Of course, she is only 10. She turned 10 just last week, as a matter of fact and it was a matter of great joy and pride to see the baby I held in my arms now all grown up as a young lady making her way into the world of double digits.
People have asked me in the past how much time she’s spent with gadgets and it’s a matter of personal pride that I’ve been able to say with confidence that it’s been hardly more than 2 hours in a week.
You’d think that’s impossible given that we’re surrounded by gadgets today. In a household that has 3 family members there are at least 6 digital devices at any given time. But, it’s honestly just been a matter of choice where we were concerned.
Social media, in my opinion, has two major influences on children today: one being the amount they themselves spend online and the other being the amount they are projected online via their parents’ updates and photographs.
Children and gadgets
Friends of mine have wondered how I’ve limited the use of gadgets for Gy. The answer is pretty simple: I say ‘No’. I tell her that there are so many other things she can do: read, quill, play outdoors, chat with friends in person, go for a Nature walk, ride a bike, use a skateboard, clean up her room, organise a shelf in her wardrobe, paint, sketch, draw – you get the idea.
Does this mean no gadgets at all? Not necessarily. The school has also recently incorporated some gadget use but it’s all educational so I set aside time for her each week to spend on learning apps as well as some sketching apps. Games? A few here and there are fine but I am a stickler for time and definitely do not allow more than 20-30 minutes at a stretch and just once during the week.
To her credit, she’s been very conscious herself and switches off gadgets when I say so.
I’ve heard parents say that it’s impossible to keep kids occupied and they especially find it challenging when they go outdoors for a meal or an evening out with friends. As much as it may kill you to hear this, let them get bored. Boredom is good for kids as it helps them unwind and also process the idea of doing nothing. Too much stimulation of the brain is also not ideal, as you’d have noticed.
Gy received a Wi-Fi device this birthday from us which does not have a SIM card. She accesses Skype which we use to chat with her dad who’s away during the week and a couple of learning apps which help with her academics. That’s about it.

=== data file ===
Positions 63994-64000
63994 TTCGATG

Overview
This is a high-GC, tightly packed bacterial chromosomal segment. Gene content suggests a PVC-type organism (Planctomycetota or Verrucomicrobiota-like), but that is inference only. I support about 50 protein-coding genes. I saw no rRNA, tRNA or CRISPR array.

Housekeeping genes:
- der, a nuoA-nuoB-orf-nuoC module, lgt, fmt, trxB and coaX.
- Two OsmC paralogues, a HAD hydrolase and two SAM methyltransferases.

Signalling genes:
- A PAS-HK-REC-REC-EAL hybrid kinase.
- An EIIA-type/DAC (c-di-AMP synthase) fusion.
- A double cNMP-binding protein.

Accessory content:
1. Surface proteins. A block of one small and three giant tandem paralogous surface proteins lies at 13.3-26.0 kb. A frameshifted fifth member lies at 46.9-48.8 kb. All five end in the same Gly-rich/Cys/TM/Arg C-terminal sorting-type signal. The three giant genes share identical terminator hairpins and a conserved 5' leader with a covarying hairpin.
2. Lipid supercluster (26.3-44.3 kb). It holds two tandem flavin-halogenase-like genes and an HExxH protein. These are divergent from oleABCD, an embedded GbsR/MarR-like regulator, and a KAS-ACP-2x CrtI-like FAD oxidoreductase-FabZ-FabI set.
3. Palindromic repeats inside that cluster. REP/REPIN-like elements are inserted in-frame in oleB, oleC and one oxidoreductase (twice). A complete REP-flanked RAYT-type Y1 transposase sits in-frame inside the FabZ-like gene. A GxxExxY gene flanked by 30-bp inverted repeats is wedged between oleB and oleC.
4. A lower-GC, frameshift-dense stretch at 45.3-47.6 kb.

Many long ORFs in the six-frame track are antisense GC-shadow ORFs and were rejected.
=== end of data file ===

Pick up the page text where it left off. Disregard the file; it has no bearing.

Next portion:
Children and being on social media
For the purposes of this post, I’m going to restrict myself to parental roles and assume that your kids are below the age of consent. Older kids and social media behaviour will have to make for a separate post.
I’ve been a vocal advocate of cyber security and cyber safety when it comes to information being posted online about children. Cyber bullying is a real threat and most of us brush it off with the notion,’That couldn’t happen to me. I’m too careful.’
There’s a reason I use Gy when I refer to my daughter. It’s her identity online and one that I don’t want to mess around with, frankly. As she grows up her full name with her credentials will have to lead back to her and what she has done, not what I’ve done for her.
I think I may have offended a few people recently when I gently messaged them to say that they use ‘Gy’ when referring to my daughter on Facebook, even if we are good friends offline. But I don’t mean to upset anyone; I merely request that you protect her privacy. Not all my friends on my Facebook list are people I have necessarily met in person and it pays to be wary.
I’ve also spoken about the need for better privacy controls and settings when it comes to sharing pictures of your kids online. I get that you’re keen to share your joy with the world, believe me. But these are kids we’re talking about.
If you must share pictures of your kids, do it with caution:
- Do not geo-tag photos of them or add any identifying marks such as the names of the schools/ places they visit.
- Try not to take photos which show their face completely or at least ensure that these are only shared with very close friends and family that you can trust.
- Use tastefully taken photos that you can use online without compromising on their identity.
- Do not use pictures of your kids in your social media profile photos or cover pictures. These are always public.
- If they are old enough, ask them before posting their pictures online. Trust me, it’s never too early to start asking.
As parents and as bloggers, a lot of us have a responsibility towards two sets of people: our kids and our readers. How do we tread the line of propriety without over-stepping the bounds of embarrassment and/or security?
We take precautions and we exercise our judgement as to what works for our family. I realise that will vary significantly with each parent and that’s fine. Just keep in mind that your child will grow up and will see themselves online in some form or another a few years from now. Putting yourself in their shoes each time you post an update or a picture today will go a long way towards striking that balance effectively.
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